Samkhya - the Upanishads?
Jaldhar H. Vyas
jaldhar at BRAINCELLS.COM
Wed Dec 3 01:19:11 CST 1997
On Tue, 2 Dec 1997, Vidyasankar Sundaresan wrote:
> Authors in the Samkhya school contend that the origins lie in the
> upanishads, while Vedantins contend that this is not so.
> And, although Kapila is the legendary founder of Samkhya, the oldest text
> in this school is the Samkhyakarika of Isvarakrishna. However, various
> sub-traditions in Samkhya are referred to, in the Mahabharata and other
> Puranic texts. The dominant tradition among these, that has come to be
> identified as Samkhya, is a non-theistic school, in which purusha and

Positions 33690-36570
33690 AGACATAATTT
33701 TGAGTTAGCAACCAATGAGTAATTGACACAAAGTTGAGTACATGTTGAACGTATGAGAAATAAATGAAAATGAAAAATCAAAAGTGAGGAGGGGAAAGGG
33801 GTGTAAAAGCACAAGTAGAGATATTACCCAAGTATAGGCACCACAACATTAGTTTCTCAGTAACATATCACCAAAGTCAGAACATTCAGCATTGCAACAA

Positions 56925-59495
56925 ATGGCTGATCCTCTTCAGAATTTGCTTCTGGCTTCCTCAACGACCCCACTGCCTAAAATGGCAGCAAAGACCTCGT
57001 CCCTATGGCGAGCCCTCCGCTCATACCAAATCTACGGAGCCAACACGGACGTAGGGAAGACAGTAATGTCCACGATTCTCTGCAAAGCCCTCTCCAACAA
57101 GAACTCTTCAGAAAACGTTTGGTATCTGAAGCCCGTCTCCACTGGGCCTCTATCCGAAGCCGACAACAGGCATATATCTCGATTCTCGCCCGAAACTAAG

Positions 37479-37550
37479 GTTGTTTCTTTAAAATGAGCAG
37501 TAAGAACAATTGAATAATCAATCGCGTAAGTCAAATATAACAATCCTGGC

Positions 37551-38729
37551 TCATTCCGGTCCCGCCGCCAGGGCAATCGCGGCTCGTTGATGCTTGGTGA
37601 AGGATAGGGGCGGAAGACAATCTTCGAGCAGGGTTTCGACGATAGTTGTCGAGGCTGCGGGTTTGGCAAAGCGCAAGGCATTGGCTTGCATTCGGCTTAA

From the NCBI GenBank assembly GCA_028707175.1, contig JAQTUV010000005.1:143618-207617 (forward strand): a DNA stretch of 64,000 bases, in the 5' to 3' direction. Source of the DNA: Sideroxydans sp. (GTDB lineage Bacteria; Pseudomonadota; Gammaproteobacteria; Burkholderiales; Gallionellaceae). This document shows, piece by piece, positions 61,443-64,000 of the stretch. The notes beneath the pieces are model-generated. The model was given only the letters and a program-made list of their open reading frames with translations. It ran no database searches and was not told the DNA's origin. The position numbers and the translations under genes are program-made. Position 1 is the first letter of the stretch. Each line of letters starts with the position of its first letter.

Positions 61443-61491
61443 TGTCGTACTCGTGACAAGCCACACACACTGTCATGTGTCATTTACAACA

> prakriti are eternal, separate realities, and there is a multitude of
> purushas. Clearly, this is not supported fully in the Upanishads.
> What complicates this nomenclature is that the Gita itself often refers to
> Samkhya, but what it describes there as Samkhya is nothing but Vedanta.
> That is the reason for Radhakrishnan's statement. Sankara's bhashya says
> so too. What is called Samkhya in the Gita and what is called Samkhya in
> the scheme of the six traditional schools are not identical.
Samkhya in the oldest sense of the word means "theory" and Yoga means
"practice" it doesn't mean all references to these terms refer to
philosophical systems anymore than the Nyaya darshan has a monopoly on
logic just because it's name happens to mean logic.
Jaldhar H. Vyas <jaldhar at braincells.com>
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